Language and culture are very important to people in a designated area, if they represent numbers sufficient to make a difference.   When the British conquered the French settlers in Eastern Canada, they were in sufficient numbers so that they could not be ignored. The French lost to the English on the plains of Abraham, but the French settlers never gave up their dream of a Catholic French State. Louis-Joseph Papineau instigated a rebellion in 1837, but he lost and was forced to leave the British colony for the U.S.  The French in what was to become Quebec had a problem. To the south was a continent of English-speaking people and to the Canadian west in what was to become Ontario, the majority were also English-speaking.  The two groups had no love for one another but they hated the ineptitude, domination  and corruption of the British government from London even more.  In 1838 Lord Durham was appointed Governor General and his report contains the famous description of “Two nations warring in the bosom of a single state”.  Durham wanted to unite the two groups so that those speaking English could dominate, but this was not to be.  In 1840 the parliament of the United Kingdom passed the Act of Union which proclaimed Upper and Lower Canada both with 42 seats in the Legislative Assembly of the province of Canada, even though the French in Lower Canada had more people.  The official language was English.  Sir Charles Metcalfe, the Governor General, fought to preserve the prerogatives of the Crown (the British) but he had to make concessions, one of which was equality between the French and English languages. In 1848 Lord Elgin, a new Governor General, instituted responsible government several months after Nova Scotia, an eastern province, had been granted that status. The English were afraid Canada would go the way of the U.S. and had to comply with the demands of the settlers.  In 1867 The Dominion of Canada was proclaimed by the British with French and English of equal status in the parliament of  Canada.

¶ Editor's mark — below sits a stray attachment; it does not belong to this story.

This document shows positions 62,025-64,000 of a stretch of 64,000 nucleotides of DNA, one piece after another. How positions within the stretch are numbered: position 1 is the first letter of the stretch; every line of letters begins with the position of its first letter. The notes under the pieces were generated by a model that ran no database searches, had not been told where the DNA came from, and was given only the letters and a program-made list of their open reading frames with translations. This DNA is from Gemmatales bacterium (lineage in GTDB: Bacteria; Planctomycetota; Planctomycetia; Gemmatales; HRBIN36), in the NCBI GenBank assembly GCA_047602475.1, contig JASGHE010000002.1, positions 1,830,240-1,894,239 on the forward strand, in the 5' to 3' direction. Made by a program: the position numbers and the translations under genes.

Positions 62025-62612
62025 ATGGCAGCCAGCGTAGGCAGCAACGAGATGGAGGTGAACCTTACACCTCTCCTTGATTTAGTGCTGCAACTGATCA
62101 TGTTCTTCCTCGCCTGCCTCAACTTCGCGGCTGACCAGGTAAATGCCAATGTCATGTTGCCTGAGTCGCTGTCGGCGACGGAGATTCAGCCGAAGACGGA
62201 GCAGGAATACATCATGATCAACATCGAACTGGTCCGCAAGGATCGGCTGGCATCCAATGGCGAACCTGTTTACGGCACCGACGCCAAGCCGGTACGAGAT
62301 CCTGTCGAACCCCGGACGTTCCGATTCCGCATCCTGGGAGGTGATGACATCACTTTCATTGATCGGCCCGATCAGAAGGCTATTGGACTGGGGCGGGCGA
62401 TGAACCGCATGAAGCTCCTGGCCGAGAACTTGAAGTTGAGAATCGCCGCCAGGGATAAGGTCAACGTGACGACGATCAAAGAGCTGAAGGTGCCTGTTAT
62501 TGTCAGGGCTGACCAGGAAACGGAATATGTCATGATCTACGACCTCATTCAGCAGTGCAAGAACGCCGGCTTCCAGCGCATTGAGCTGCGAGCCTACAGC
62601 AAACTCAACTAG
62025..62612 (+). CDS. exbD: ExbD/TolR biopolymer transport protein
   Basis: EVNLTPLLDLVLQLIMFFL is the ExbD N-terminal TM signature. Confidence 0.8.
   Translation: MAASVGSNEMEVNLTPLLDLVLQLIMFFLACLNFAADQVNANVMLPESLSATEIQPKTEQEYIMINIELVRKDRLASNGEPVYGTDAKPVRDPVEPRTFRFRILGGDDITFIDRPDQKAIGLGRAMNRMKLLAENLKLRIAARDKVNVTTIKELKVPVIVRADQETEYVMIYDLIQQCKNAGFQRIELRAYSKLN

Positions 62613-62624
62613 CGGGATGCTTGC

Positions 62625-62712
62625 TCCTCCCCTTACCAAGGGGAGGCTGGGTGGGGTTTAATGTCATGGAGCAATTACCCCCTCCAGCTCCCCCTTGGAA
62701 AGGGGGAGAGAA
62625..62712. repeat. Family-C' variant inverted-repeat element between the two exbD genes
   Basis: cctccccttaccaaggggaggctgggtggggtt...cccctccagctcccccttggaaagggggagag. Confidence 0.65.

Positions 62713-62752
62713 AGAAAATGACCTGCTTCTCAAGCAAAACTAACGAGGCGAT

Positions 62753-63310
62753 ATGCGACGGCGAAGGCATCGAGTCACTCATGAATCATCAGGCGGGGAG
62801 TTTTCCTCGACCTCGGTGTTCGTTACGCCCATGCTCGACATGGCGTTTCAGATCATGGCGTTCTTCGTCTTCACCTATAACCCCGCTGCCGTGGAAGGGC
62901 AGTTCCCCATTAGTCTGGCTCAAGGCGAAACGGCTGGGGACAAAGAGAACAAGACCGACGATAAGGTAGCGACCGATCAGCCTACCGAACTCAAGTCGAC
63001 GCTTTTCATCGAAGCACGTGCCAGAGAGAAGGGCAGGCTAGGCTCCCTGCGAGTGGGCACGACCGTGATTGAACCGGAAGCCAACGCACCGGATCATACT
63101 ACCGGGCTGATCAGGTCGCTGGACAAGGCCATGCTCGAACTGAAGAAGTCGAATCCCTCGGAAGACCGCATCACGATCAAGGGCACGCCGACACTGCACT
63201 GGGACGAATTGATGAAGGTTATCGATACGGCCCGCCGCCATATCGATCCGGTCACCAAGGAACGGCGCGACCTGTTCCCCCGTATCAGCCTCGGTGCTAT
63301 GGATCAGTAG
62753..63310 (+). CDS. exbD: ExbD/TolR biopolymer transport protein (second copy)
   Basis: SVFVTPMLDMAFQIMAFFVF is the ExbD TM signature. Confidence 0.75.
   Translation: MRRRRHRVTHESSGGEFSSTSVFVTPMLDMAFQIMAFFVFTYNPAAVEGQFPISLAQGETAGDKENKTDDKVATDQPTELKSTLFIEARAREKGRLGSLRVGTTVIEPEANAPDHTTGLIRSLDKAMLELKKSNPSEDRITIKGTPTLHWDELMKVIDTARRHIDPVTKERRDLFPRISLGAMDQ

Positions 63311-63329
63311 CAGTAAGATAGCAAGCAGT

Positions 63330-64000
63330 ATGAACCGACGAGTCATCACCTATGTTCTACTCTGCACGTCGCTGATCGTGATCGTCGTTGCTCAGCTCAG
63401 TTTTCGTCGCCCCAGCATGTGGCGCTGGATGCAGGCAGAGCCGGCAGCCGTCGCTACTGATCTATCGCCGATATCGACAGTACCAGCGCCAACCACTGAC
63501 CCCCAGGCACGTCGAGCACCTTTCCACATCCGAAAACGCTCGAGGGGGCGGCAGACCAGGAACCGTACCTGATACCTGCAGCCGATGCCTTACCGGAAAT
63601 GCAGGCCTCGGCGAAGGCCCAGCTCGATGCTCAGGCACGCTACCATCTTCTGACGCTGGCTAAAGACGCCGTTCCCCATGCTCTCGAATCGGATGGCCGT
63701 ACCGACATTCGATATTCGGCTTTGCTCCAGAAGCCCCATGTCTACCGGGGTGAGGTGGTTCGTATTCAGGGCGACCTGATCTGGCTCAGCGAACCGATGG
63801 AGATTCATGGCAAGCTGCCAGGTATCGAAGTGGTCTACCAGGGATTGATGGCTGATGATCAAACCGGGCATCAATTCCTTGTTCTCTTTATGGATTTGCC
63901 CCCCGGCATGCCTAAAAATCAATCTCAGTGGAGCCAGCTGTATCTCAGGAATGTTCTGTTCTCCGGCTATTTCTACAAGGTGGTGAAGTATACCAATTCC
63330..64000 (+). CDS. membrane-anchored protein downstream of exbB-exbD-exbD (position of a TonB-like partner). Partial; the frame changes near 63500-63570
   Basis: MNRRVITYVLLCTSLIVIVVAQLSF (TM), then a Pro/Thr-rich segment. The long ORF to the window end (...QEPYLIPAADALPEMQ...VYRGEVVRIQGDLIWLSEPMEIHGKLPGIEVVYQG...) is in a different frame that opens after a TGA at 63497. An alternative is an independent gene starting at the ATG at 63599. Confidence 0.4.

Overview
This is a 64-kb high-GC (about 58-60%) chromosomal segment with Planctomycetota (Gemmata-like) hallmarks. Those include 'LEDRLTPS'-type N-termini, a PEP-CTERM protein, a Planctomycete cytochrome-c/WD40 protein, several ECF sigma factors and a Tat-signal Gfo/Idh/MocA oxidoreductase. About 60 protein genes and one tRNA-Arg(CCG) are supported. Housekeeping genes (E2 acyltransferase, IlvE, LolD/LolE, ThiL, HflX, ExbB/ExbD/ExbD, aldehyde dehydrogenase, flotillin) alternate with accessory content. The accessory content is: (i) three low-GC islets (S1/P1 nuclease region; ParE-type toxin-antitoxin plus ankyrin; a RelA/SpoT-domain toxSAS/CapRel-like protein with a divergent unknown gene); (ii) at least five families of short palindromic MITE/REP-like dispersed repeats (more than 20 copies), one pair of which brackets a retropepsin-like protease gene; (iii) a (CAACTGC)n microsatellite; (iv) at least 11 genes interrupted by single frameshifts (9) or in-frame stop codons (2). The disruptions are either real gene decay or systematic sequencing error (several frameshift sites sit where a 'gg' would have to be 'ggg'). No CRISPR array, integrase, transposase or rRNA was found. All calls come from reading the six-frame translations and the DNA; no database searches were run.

Immigration had been a factor, especially after the Second World War and new-comers voted.  The U.S. had the melting pot philosophy, in Canada it was multiculturalism.  The province of Ontario and Western Canada filled up with English-speaking immigrants and even Quebec had their share. The immigrants chose English over French, logically, because of the U.S. and because in the real world English was more important as a language of business and culture. While not all French-Canadians wanted to separate they all want to keep their language and culture. There is a separatist party in Quebec that held two referendums and lost both.  In the second vote it was very close but the separatists did not gain a majority.  In the last vote in Quebec in 2014, the separatist party that had formed a minority government lost the election.  Immigration will continue but  the strength of the French Canadian Catholic culture will diminish in a united Canada. However for many years French will remain the predominate language in Quebec. French Canadians in order to protect their language and culture may eventually go the route of separation, but it will not be easy